Some years ago, my editorial predecessor, the late Dick Weeghman and I shared a good laugh over what can best be described as conditional perception. Being in the business of reviewing aviation products and picking winners and losers, we noticed a certain pattern in the way companies react to our product reviews when quoting the magazine in advertisements.
This is perfectly predictable but still amusing, at least to us. If we happened to like the product in question, the companys ad would describe Aviation Consumer as the respected, independent voice in general aviation. You could almost hear the brass fanfare in the background. The gravitas could be stifling.
If we found the product wanting, we were more likely to be described as those self-important, ill-informed morons at Aviation Consumer. Of course, that wouldnt appear in the ad but would be the corner post in the whisper campaign some companies would launch to impeach the witness.
Now theres a more efficient means of touting a positive review or attempting to discredit one thats not quite so glowing: the companys Web site. Increasingly, we find that companies plead ignorance of copyright law and reproduce entire product reviews on their Web sites, sometimes edited to delete favorable references to competitors.
Occasionally, we see Web sites that use a positive comment in Aviation Consumer to distort the overall findings of the article, as with Sure Check Aviation, who we are, accordingly, awarding our first Lost Ball in High Grass commendation.
When were aware of these abuses, we address them with the manufacturers but be forewarned: some of what you read on Web sites about Aviation Consumer reviews may be distorted and taken out of context. Caveat lector. (Over to you, Jason.)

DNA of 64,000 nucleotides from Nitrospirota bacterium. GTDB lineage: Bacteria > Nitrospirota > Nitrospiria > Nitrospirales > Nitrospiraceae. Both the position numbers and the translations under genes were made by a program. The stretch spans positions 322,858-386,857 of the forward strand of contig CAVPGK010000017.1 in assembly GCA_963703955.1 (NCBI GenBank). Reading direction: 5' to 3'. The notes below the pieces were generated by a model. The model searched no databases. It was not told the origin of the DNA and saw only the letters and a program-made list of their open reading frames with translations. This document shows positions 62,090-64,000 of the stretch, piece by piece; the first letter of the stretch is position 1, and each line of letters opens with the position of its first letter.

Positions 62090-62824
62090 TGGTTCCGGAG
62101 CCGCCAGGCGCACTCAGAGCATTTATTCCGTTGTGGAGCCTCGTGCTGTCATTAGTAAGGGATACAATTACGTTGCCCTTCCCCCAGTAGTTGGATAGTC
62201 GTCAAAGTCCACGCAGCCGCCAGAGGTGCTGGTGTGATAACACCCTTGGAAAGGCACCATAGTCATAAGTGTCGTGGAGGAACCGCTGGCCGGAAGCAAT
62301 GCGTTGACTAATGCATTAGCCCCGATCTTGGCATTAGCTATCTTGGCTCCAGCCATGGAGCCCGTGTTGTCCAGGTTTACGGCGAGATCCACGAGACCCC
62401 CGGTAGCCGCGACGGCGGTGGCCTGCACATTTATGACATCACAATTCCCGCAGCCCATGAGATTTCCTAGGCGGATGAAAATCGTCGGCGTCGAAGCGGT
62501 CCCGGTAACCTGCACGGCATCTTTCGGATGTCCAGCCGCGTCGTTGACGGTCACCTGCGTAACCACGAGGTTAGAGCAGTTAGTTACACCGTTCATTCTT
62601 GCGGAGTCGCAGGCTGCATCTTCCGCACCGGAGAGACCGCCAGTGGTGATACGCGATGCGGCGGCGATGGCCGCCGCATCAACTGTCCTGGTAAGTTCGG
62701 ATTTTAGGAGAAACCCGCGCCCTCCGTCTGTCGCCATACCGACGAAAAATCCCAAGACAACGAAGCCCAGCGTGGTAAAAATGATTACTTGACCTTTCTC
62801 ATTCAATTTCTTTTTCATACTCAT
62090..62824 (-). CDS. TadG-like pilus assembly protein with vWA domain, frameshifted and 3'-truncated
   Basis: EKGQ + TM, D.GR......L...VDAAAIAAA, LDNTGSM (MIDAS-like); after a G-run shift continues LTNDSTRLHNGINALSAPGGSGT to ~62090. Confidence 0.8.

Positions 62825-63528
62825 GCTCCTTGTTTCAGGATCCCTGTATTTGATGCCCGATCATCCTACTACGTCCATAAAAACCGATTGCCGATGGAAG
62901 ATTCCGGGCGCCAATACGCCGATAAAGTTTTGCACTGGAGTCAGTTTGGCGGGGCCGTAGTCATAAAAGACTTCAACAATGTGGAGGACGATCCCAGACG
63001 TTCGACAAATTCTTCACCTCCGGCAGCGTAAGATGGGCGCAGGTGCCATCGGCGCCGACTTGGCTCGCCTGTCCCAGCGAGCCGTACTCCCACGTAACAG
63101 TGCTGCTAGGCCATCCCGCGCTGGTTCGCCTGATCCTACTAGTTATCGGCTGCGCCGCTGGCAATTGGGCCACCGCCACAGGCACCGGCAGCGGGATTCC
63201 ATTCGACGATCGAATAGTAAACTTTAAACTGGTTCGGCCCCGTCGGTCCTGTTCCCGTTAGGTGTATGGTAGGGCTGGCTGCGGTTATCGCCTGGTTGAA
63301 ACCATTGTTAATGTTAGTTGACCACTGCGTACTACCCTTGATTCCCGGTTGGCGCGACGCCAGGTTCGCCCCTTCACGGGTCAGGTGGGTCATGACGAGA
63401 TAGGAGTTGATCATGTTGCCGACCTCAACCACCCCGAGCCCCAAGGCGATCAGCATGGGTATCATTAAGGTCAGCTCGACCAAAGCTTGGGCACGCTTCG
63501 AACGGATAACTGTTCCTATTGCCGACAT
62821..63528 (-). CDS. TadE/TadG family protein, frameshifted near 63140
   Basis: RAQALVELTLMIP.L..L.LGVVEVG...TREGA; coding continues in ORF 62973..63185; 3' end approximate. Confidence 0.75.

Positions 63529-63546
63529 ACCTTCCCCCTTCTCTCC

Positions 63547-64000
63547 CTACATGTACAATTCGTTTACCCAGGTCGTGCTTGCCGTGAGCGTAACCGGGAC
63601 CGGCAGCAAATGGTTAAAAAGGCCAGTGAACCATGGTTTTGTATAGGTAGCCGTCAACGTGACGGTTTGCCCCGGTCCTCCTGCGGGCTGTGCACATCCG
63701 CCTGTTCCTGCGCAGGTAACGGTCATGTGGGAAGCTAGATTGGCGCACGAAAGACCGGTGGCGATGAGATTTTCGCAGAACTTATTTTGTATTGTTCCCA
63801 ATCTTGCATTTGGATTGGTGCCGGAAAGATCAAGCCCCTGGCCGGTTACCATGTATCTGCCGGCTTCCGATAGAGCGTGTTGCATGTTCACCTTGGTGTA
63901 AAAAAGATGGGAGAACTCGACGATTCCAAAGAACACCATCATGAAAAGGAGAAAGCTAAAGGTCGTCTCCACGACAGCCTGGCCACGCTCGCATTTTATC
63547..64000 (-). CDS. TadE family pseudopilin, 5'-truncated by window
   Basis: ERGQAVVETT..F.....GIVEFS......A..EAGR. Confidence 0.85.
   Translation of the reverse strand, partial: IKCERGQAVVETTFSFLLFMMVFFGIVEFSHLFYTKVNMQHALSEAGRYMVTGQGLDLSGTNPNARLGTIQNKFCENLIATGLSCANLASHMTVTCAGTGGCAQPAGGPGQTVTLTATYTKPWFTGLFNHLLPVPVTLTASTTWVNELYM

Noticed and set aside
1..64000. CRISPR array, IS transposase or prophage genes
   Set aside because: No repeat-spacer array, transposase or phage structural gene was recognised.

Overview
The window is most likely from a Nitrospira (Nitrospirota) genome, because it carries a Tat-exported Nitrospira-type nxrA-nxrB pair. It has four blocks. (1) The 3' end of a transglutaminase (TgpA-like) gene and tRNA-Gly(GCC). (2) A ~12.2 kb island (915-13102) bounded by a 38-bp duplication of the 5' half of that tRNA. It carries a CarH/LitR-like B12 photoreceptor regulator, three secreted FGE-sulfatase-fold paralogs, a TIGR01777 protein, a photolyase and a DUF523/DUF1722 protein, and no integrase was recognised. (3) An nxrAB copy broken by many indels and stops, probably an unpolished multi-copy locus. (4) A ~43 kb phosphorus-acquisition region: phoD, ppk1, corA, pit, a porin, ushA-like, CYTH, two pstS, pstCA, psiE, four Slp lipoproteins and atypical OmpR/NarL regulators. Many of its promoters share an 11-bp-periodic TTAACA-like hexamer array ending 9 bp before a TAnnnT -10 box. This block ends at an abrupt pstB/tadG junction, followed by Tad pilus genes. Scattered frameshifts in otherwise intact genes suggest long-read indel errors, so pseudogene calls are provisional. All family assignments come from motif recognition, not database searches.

A related issue is bias in our reviews. And here, I must confess. Our reviews are, without question, biased. Theyre biased toward the best products that deliver the most performance for the least money, according to the review criteria plainly stated in each article. A while ago, a reader e-mailed to complain that we always picked Garmin products and we were therefore biased in favor of Garmin. Just because Garmin sold more GPS than anyone else, doesnt mean their products are good, he argued.
Pausing ever so briefly to maneuver around the flaming wreckage of that non sequitur, I respectfully wondered how he figured Garmin came to own the avionics market. Really clever advertising? Rebate offers, maybe? Also, I seem to recall they have one or two repeat customers.
The point is, if a product is good and a good value, itll attract a lot of buyers. Well say as much, regardless of who owns the company, what marketshare they have or how many times we picked that companys products in the past. And well bend over backwards to be fair and accurate about it.
In the end, thats what you, as readers, pay us to do. If we drift wide of the mark-which we occasionally have-Im sure youll let us know. Believe me, I wouldnt want it any other way.